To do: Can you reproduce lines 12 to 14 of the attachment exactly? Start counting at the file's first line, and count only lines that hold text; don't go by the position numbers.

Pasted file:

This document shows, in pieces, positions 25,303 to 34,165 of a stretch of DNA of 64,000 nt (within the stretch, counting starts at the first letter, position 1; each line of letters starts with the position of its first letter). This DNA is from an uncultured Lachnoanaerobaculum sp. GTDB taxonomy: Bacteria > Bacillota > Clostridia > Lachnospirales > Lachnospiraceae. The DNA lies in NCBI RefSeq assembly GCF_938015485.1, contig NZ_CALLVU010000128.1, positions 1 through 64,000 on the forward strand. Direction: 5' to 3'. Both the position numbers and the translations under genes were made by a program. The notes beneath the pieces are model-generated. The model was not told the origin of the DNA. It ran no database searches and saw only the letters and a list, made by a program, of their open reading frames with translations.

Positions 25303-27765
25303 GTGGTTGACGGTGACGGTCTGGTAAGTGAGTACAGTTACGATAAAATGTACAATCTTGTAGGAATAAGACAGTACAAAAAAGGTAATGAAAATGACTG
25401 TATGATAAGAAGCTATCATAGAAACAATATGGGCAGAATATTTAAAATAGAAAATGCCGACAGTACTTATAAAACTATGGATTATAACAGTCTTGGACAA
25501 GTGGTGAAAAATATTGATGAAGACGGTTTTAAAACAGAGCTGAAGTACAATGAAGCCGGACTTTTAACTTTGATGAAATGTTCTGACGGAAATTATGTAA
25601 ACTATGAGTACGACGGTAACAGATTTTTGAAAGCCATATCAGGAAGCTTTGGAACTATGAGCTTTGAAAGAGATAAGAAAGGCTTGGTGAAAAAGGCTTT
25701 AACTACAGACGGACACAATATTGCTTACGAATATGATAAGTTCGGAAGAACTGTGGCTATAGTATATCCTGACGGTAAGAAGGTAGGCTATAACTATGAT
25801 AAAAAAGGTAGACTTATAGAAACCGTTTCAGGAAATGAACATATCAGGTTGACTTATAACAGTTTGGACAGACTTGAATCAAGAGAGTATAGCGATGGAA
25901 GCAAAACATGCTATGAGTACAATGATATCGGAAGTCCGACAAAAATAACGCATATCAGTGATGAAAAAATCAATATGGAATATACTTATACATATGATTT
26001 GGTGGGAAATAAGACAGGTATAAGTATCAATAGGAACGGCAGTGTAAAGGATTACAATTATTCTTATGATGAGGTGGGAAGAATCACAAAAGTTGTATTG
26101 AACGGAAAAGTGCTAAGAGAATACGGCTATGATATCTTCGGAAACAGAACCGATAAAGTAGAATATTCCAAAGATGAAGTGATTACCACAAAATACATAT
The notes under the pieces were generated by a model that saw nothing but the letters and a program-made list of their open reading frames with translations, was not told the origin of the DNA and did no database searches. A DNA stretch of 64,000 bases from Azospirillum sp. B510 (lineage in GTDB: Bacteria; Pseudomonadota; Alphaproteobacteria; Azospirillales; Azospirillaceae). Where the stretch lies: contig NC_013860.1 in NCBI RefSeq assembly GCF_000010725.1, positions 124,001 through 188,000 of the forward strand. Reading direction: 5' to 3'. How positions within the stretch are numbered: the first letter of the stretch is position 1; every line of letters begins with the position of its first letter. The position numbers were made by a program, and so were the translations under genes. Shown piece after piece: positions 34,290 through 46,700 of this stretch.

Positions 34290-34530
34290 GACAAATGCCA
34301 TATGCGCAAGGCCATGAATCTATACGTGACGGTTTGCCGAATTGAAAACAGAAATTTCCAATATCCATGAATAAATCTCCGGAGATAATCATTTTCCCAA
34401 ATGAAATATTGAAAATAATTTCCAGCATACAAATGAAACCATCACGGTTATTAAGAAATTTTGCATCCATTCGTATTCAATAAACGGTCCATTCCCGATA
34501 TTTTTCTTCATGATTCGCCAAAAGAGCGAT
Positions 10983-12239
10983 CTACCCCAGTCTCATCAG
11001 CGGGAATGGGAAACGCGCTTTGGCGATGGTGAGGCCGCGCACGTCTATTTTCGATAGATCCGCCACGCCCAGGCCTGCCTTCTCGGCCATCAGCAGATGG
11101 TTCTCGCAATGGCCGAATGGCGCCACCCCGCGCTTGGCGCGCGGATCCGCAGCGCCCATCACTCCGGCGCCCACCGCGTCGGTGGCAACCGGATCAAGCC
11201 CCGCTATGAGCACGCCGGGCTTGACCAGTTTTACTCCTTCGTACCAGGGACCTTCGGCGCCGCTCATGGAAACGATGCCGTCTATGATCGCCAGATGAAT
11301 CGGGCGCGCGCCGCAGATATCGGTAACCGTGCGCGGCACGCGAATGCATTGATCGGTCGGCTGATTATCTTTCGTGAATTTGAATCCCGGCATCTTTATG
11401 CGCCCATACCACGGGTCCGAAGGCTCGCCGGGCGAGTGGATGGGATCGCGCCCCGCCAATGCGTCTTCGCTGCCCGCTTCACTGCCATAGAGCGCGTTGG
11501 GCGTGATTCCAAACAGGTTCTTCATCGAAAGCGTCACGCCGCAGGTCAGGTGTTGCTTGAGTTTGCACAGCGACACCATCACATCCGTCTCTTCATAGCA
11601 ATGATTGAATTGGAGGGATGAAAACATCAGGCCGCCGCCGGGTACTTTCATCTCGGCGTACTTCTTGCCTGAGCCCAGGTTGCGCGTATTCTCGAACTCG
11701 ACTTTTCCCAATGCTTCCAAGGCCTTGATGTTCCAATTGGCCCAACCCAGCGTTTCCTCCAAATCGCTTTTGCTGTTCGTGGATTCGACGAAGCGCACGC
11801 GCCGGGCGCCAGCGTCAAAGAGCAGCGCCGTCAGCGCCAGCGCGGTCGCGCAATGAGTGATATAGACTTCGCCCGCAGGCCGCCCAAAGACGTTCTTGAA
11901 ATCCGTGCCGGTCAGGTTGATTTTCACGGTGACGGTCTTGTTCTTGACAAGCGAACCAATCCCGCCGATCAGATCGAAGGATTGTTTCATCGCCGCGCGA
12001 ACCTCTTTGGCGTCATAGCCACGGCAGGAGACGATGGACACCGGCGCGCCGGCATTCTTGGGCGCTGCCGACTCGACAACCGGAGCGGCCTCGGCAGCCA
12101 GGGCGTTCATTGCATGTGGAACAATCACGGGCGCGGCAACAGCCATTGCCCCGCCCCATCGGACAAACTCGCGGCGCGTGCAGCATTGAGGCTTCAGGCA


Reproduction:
The notes under the pieces were generated by a model that saw nothing but the letters and a program-made list of their open reading frames with translations, was not told the origin of the DNA and did no database searches. A DNA stretch of 64,000 bases from Azospirillum sp. B510 (lineage in GTDB: Bacteria; Pseudomonadota; Alphaproteobacteria; Azospirillales; Azospirillaceae). Where the stretch lies: contig NC_013860.1 in NCBI RefSeq assembly GCF_000010725.1, positions 124,001 through 188,000 of the forward strand. Reading direction: 5' to 3'. How positions within the stretch are numbered: the first letter of the stretch is position 1; every line of letters begins with the position of its first letter. The position numbers were made by a program, and so were the translations under genes. Shown piece after piece: positions 34,290 through 46,700 of this stretch.

Positions 34290-34530
34290 GACAAATGCCA